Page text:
Brown supplied this vast quantity of money to the system at a price that was far too low.

Meanwhile the proper supervision of banking capital ratios was abandoned, in part by adopting the Basel rules, and by Brown's own disfunctional regulatory 'system'.

The banks - which are now and always have been very dangerous institutions, being as how they are a cartel supplier of a monopoly product - were regulated out of making money on traditional services and looked for new ways to do so. Given a whole shed load of underpriced money they went adventuring, as you would if you were them. And given that their regulatory capital requirements were cut by 75%, they ballooned their balance sheets. This lead to an asset price boom in property.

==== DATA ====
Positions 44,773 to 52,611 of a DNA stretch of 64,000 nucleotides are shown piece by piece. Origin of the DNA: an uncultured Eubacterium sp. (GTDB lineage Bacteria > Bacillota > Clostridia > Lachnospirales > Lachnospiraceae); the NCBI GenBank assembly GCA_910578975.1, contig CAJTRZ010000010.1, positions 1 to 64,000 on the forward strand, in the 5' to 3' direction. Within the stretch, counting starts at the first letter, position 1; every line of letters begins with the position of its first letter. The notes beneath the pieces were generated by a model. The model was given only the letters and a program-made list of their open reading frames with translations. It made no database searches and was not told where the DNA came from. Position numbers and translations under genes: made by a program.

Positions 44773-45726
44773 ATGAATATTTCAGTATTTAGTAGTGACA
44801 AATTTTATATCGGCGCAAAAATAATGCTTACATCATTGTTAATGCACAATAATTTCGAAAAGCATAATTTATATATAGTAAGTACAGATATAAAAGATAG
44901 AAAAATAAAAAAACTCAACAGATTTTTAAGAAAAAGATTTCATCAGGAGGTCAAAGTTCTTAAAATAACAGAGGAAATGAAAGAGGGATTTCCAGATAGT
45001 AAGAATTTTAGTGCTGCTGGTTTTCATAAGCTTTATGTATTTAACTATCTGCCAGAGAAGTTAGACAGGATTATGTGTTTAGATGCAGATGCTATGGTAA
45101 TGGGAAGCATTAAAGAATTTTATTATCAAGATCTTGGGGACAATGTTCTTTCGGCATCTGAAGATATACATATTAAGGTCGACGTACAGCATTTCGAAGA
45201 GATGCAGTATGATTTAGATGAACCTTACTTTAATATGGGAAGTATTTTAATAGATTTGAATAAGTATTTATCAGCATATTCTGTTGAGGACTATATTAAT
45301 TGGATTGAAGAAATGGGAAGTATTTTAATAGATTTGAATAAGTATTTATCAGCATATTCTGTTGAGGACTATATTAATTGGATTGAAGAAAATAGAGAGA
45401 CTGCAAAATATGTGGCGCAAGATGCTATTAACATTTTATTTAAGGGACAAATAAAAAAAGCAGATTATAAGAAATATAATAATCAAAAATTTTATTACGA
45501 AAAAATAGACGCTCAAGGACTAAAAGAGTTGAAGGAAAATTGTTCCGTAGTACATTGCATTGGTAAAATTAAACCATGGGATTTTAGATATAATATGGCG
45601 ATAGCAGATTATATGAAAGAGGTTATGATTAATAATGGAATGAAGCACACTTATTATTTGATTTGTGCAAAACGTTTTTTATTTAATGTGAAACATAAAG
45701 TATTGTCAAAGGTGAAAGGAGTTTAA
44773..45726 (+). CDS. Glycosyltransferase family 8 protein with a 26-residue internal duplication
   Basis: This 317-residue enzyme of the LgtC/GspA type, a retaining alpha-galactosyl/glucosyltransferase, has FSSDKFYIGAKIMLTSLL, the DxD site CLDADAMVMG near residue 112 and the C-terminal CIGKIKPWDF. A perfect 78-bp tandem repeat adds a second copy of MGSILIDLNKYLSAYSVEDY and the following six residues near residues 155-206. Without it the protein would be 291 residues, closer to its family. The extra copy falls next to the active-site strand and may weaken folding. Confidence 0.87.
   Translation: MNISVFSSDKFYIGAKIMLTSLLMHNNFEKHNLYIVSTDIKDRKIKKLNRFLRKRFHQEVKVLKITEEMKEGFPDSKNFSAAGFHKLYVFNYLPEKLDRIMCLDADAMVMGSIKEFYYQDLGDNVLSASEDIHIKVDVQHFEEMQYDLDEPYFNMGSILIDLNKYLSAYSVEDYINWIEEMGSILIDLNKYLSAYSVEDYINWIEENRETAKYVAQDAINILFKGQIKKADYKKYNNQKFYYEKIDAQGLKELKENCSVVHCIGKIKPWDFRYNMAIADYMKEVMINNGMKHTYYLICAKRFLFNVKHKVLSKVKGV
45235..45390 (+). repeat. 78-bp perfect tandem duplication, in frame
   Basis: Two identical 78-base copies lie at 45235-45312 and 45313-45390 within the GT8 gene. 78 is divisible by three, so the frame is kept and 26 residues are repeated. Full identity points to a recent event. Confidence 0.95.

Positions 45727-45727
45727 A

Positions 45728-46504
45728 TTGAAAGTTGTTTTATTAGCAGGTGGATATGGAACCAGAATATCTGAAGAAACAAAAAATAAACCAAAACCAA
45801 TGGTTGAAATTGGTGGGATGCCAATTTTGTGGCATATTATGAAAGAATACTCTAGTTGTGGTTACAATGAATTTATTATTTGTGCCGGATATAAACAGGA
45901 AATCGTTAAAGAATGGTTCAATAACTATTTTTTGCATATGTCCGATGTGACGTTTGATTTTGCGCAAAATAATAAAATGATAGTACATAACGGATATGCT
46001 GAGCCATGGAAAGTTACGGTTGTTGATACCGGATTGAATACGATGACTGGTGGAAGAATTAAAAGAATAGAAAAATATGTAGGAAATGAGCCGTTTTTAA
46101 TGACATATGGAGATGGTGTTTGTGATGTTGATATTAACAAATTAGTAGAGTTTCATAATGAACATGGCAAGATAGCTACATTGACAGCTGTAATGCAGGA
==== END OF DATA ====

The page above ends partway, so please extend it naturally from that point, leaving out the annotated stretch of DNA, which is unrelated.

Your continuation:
Brown then failed to address this boom, content as he was to tax this expanded 'capital' (e.g.stamp duty) and spend it.

My analogy is of the narcotics market.

Brown is the Columbian Cartel. The Menendez Brothers of the UK. He makes lots of drugs, aka money. Then he sees that as a monopoly supplier he can cut the drug with something by 65% and still get the same price. So that's what he does and then eggs on his pushers to sell it on. The pushers being the banks. The pushers need more addicts so they also cut the price of the drug on the street and more addicts come on board. Sooner or later another supplier comes into the market with better drugs or, as in this case, the crop fails and the whole Ponzi scheme goes up in smoke.

Thatcher was a sound money leader. You may not like what she did to industry and other things but on monetary policy - apart for a couple of abberations - she was sound. The Tories nowadays tend to sound money.

Would the Tories have done better since 1997? Well, they could hardly have done worse could they?